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Supportive Care for Dementia

Dementia patient Donna (Dee) Winston plays with mechanical cat

Enhancing quality of life

Family members often feel overwhelmed, anxious and isolated while caring for a loved one with Alzheimer’s or other types of dementia. We offer comprehensive support, helping to improve quality of life by teaching new ways to communicate and find moments of joy.

Our Supportive Care for Dementia program is offered at no cost to families and helps patients at any stage of the disease, not just end of life. Some families only need it a short time to learn behavior management techniques. Others want support much longer. Either way, we are here for you.

Guiding an Improved Dementia Experience (GUIDE)

The Centers for Medicare and Medicaid Services has chosen Hospice of the Valley to implement an innovative model of care called (CMS) GUIDE (Guiding an Improved Dementia Experience). The program takes a comprehensive approach to providing high-quality, patient-centered dementia care including respite care to support family caregivers, as well as persons with dementia who live alone. To qualify, applicants must be enrolled in Medicare Parts A and B (not an Advantage Plan) and have early, moderate or advanced dementia. Learn more about GUIDE, which continues through 2032, by calling (602) 636-6363.

Services Include:
24/7 phone support

Whenever you need help or advice, you can call and talk directly to a nurse or social worker, there's someone to turn to any time of day or nightnever an answering service at (602) 636-6363.

Home Visits

Home visits from a dementia educator who teaches behavior management strategies for Alzheimer’s disease and other dementias, and helps with medications, placement options and living wills.

Ask the Doc

Gillian Hamilton, MD, PhD, a nationally recognized geriatrician and dementia expert, can answer your questions by phone and consult with your loved one’s physician if desired.

Have questions? Click to Contact Us.

In Sickness and in Health

Richard and Barbara Yavitt have been married nearly 60 years, caring for one another in sickness and in health. Now she’s caring for him at home, through the advancing stages of Alzheimer’s disease, with help from Supportive Care for Dementia program.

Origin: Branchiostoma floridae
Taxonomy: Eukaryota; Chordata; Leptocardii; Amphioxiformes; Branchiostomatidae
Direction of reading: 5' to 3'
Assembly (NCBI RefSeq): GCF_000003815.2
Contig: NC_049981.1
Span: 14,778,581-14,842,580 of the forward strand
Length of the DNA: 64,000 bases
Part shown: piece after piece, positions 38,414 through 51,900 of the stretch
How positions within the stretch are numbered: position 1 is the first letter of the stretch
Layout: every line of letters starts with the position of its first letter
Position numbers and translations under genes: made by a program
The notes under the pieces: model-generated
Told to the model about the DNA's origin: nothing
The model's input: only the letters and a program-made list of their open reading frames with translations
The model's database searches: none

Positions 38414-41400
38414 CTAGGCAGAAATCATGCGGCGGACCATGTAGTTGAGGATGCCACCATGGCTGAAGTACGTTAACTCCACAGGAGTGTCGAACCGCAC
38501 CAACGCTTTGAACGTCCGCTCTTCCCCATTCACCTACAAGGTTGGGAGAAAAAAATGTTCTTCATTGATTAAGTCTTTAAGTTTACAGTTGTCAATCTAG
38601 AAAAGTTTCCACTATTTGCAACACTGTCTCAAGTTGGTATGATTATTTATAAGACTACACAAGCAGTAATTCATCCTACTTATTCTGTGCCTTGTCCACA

Family Testimonial

Mabel Sawyer gives her husband Bob eight hugs six times a day. It’s the best medicine a wife could offer—especially to a husband with Alzheimer’s disease. “Those hugs mean so much,” she says.

But who’s there to hug Mabel?

After enrolling in Hospice of the Valley’s Supportive Care for Dementia program, the Sawyers receive home visits from dementia educators, 24/7 phone access to a nurse and phone consults with a physician who specializes in dementia.

Plus, once a week, volunteer Roman Obrycki visits to give Mabel some time to herself. “Bob and I play mahjong together on the computer,” Obrycki said. “We look at family photo albums. We sort pens and pencils in his collection. We keep busy.”

Mabel appreciates having a sympathetic ear, even in the middle of the night. “Once I was so upset, and the nurse listened and got me calmed down,” Mabel Sawyer said. “I could talk without feeling embarrassed. I could cry and let it out.”

Dr. Gillian Hamilton, program director, helped with medication issues. Bob suffered from a sleep disturbance that also kept Mabel up most of the night. Now, he is sleeping much better, and so is Mabel.

Helping Barbara

At 87, she was forgetting things and losing her eyesight. She couldn't take care of herself, her home—even her beloved dog. Thanks to a caring friend who reached out to Hospice of the Valley, Barbara is now safe and happy… and so is her pooch!